JOE Tuite is aiming to get Ebor winner Litigant back on the track next month, with Royal Ascot and the Curragh under consideration.
The injury-prone eight-year-old has had his problems but showed his class by overcoming a 16-month lay-off to win last August’s Ebor under an inspired Oisin Murphy.
He signed off the campaign with victory in the November Handicap at Doncaster, but has yet to run so far this year.
Tuite reports his stable star in full training and hopes to get him started in either the Gold Cup at Royal Ascot or the Curragh Cup in Ireland – as long as conditions are favourable.
“All’s good with him, but obviously he’s ground dependent,” said Tuite.
“He’s back in full work. It’s all systems go for Ascot at the moment and then we’ll see nearer the time whether we get to Ascot or instead go to Ireland for the Group Two.
“We just need nice ground. He wouldn’t run on fast ground.”
Meanwhile Quest For More, another potential Ascot Gold Cup contender, heads the field for tomorrow’s Listed weddingmates.co.uk Grand Cup on Knavesmire.
Ninth in last November’s Melbourne Cup, top jockey Jamie Spencer has been booked by trainer Roger Charlton to ride last season’s Northumberland Plate hero.
“We’re looking forward to getting him back on track,” said Charlton.
“Our horses have been a bit slow to come to hand and he is unsuited to soft ground, so I guess his training was a little bit behind where it should have been.
“The York race has come at a perfect time. The flat track, like Newcastle and Doncaster, suits him well – fast ground, if possible.
“He seems in good form, but I would expect him to just come on a bit for his first race.
“The plan is to run in the Gold Cup at Royal Ascot if everything is okay after York.”
Charlton believes a trip to the Melbourne Cup is “tough for a horse”, but says a 2016 return is “a possibility” for Quest For More, who did himself proud last November.
On the Australia race, he said: “I was very pleased with him. He had a fairly outside draw and got himself into a good position.
“They perhaps, from his point of view, went too slowly and then they sprinted up the straight.
“He got swamped a little bit – a bit short of room – and he was running on at the end and was only beaten four lengths. It was a good trip.”
Mecca’s Angel heads a field of 16 for the Temple Stakes at Haydock tomorrow. Winner of the Nunthorpe at last year’s Ebor festival, the Michael Dods-trained five-year-old – who provided Boroughbridge jockey Paul Mulrennan with the biggest win of his career – will be making her first start since that Knavesmire victory.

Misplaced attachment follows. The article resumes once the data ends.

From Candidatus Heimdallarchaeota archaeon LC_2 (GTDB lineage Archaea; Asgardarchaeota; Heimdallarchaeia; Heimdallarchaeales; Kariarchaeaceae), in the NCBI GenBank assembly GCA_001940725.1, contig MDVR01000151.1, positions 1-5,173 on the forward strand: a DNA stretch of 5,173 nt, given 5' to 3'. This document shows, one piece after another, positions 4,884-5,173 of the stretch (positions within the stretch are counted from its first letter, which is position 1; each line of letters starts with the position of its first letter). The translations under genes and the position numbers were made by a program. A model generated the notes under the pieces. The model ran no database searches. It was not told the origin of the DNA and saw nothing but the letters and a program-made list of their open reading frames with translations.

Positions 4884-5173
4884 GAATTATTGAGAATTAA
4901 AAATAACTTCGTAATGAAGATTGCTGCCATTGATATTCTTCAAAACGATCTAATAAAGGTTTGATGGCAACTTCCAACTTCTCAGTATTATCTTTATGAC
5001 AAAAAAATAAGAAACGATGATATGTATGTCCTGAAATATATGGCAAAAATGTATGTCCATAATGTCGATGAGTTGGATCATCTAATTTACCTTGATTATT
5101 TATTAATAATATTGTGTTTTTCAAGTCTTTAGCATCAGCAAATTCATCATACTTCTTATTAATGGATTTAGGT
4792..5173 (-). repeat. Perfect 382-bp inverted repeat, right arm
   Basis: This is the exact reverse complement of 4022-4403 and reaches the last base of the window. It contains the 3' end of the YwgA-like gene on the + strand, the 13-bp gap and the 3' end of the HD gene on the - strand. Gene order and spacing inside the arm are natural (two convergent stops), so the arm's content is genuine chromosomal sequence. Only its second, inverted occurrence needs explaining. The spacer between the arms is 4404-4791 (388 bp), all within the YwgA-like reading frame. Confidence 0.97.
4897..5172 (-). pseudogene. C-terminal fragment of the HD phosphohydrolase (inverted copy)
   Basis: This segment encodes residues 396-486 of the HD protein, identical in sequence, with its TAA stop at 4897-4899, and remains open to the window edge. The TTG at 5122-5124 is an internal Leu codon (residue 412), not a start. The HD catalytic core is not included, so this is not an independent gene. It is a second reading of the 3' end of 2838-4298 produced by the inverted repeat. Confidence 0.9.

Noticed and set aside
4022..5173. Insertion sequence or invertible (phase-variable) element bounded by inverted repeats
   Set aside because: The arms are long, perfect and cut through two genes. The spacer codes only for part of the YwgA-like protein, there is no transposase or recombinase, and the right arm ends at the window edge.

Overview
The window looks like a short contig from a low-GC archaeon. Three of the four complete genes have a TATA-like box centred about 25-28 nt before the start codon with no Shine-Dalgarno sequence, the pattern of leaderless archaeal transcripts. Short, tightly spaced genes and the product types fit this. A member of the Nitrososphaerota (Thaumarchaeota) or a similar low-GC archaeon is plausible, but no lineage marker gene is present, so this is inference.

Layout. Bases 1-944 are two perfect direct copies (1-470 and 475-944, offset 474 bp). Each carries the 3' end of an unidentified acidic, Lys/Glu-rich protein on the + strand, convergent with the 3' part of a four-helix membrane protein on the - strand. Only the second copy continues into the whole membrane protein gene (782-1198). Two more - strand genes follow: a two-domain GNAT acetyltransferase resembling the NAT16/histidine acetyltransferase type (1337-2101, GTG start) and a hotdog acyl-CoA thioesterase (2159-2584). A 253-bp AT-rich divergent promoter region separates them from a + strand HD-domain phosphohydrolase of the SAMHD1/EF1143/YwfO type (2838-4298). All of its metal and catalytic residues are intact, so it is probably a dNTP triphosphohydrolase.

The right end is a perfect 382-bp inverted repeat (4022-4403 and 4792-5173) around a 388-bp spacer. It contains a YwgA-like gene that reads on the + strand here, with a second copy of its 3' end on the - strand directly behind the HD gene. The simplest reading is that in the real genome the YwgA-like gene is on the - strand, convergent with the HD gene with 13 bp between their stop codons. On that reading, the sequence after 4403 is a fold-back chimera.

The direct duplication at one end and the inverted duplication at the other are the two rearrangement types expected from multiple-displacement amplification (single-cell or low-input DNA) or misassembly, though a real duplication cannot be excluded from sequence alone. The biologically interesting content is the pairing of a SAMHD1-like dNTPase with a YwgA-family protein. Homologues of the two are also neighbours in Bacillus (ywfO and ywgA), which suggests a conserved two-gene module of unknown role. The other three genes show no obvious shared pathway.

The William Haggas-trained Muthmir and the John Gosden-trained Waady form a strong two-pronged challenge for owner Sheikh Hamdan Al Maktoum, while Yorkshire will be represented by Take Cover (David Griffiths), Move In Time (David O’Meara) and Pearl Secret (David Barron).
Wings of Desire, winner of last week’s Betfred Dante Stakes at York, will have a racecourse gallop at Epsom on Tuesday that will determine whether John Gosden’s colt lines up in the Derby next month.
Frankie Dettori’s mount, who only made a racecourse debut last month, is the star name at Tuesday’s Breakfast With The Stars event where Classic contenders can tackle the unique undulations of Tattenham Corner.
Yalta could be be bound for Royal Ascot following a successful racecourse debut at Goodwood yesterday.
Middleham trainer Mark Johnston nominated the Coventry Stakes, a race that he won last year courtesy of Buratino.
“He’s one of our better ones and we’ve known that right from the beginning,” said Johnston.
“But he had a small setback and we decided not to run him in his intended introduction.
“He’s certainly a candidate for Royal Ascot, where the Coventry would be the most likely race. We could run him again beforehand.”
The win helped jockey William Buick complete a memorable four-timer that also included a win on the Johnston-trained Bathos.
The trainer observed: “It was nice the way he found another length when the second horse looked like coming to take him.
“Everything in his last two races went wrong, especially at Wolverhampton when he fell out of the stalls.
“It was a good move by William to take it up early and grab the initiative.”
Former French Derby winner The Grey Gatsby, the 2014 Yorkshire horse of the year, is on course to make his seasonal reappearance in Sunday’s Group One Tattersalls Gold Cup at the Curragh.
Trained at Hambleton by Kevin Ryan, the Frank Gillespie-owned five-year-old is likely to be retired to stud at the end of this season.
Potential rivals include Aidan O’Brien’s Found who won the prestigious Breeders’ Cup Turf in America last October.